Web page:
Cathelicidin and its role in defence against bacterial infections of epithelial cells
Beaumont, Paula Elizabeth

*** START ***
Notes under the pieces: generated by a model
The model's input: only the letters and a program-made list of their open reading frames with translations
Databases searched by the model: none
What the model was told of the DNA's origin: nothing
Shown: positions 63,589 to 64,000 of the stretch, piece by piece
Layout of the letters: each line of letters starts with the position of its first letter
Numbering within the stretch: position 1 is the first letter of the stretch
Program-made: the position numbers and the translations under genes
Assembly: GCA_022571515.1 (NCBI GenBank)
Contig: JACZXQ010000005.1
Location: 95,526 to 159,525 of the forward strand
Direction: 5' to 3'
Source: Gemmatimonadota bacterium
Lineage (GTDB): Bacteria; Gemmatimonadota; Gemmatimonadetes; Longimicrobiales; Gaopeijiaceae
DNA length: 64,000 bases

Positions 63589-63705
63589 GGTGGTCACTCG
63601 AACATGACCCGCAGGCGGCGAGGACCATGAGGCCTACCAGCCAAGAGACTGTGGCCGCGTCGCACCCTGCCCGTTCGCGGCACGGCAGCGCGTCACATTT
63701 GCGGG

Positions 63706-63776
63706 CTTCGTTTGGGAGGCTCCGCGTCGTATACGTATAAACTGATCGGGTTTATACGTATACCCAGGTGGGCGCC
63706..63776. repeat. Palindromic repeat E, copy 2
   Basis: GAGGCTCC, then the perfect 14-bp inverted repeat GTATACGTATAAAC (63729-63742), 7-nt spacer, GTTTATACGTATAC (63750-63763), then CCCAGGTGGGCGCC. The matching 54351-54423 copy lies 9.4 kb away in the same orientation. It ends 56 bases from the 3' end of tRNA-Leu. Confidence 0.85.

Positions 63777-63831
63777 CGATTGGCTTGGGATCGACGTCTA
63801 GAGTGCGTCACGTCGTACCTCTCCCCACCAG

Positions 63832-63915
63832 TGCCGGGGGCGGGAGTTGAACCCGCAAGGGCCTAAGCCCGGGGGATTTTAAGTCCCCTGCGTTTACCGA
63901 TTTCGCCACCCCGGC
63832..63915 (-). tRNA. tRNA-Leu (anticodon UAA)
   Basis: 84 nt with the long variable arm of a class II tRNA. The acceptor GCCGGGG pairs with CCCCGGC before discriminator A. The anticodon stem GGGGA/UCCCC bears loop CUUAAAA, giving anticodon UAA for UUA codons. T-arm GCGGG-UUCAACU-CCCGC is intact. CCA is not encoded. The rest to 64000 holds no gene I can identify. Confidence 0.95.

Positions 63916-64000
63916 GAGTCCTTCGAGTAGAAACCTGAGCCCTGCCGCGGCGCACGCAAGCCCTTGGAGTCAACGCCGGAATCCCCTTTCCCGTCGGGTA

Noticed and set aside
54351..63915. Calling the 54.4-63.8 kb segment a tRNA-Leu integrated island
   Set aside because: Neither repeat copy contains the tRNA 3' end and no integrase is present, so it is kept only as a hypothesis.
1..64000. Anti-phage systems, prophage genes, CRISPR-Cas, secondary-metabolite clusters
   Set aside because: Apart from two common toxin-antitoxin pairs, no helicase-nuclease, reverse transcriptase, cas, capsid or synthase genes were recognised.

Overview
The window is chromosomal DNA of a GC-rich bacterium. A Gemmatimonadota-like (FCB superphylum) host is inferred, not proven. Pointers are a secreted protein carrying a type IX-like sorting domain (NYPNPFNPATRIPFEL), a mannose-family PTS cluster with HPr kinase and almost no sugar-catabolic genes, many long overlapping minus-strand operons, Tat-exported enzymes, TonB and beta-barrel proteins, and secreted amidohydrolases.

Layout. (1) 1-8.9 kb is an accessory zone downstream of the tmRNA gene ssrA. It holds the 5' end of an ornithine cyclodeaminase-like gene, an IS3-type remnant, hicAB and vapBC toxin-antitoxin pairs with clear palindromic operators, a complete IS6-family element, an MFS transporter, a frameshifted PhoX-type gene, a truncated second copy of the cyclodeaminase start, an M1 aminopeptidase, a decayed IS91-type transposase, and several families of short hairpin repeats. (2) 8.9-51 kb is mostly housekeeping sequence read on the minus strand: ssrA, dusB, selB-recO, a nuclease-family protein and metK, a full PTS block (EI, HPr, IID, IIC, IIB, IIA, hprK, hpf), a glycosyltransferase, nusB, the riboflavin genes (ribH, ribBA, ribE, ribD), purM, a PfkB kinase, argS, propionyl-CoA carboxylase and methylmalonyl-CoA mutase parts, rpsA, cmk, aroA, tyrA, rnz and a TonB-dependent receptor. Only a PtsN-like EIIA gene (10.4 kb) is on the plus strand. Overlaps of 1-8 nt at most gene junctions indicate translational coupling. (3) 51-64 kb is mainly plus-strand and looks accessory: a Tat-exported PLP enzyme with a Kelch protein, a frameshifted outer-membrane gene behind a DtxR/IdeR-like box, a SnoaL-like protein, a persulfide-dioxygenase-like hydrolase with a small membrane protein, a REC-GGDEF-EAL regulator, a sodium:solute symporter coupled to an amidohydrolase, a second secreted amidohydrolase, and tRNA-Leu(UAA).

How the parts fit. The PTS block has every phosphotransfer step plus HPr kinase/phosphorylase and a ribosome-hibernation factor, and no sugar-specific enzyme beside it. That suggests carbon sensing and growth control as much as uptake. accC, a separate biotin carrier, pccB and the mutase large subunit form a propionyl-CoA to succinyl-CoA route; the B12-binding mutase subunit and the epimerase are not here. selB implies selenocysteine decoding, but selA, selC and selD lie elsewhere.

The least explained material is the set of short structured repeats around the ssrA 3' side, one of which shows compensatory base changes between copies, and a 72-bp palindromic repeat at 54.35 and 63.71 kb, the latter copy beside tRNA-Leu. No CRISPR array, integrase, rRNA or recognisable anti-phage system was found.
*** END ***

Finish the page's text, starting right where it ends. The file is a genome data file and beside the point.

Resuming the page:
Cathelicidins are antimicrobial peptides (AMPs) that were first discovered to have microbicidal properties but more recently to be multifunctional immunomodulators and thus important in influencing host defence against infectious disease. Whilst roles in various organs have been demonstrated, their expression patterns in health and disease in other organs are less clear and their key immunomodulatory functions remain undefined, particularly with regard to the balance of immunomodulatory properties and microbicidal activity in their ability to promote defence against infection. I therefore set out to describe LL-37 expression (human cathelicidin) in the female reproductive tract (across the menstrual cycle) and in the lung (during specific lung diseases), to define the effects on the function of airway epithelial cells during bacterial infection and to evaluate the key in vivo roles of endogenous cathelicidin (using a knockout mouse model) as well as the effect of therapeutic administration of LL-37 in a pulmonary Pseudomonas aeruginosa infection model. I demonstrated that cathelicidin protein and transcription shows a cyclical pattern of expression in female reproductive tissues which is maintained at high levels in decidua. LL- 37 protein was also detected in hTERT endometrial epithelial cells but despite the suggestion that cathelicidin may be regulated by steroid hormones there was no direct effect of progesterone on transcription. LL-37 is barely detected in healthy airways however is well known to increase during infection or inflammation. I observed that sputum from patients with bronchiectasis showed a correlation between the level of LL-37, TNF, MPO and chronic colonisation of Pseudomonas aeruginosa. Patients with lung cancer expressed much less LL- 37 than the bronchiectasis patients but there was a trend towards increased production postsurgery compared to pre-surgery. LL-37 was previously shown by our lab to selectively promote BAX and caspase-dependant death of infected epithelial cells. I went on to show that this appears to be a partially caspase- 1 dependent mechanism and that human bronchial epithelial (HBE) cells and A549 cell lines both express several of the components required to form inflammasomes, a caspase-1 dependant form of inflammatory cell death. Finally, I showed using murine models that cathelicidin enhances bacterial clearance during pulmonary infection in vivo, a response which is defective in mice lacking endogenous cathelicidin and that administration of exogenous, synthetic LL-37 at the time of infection can promote an early protective neutrophil influx in the absence of endogenous cathelicidin production.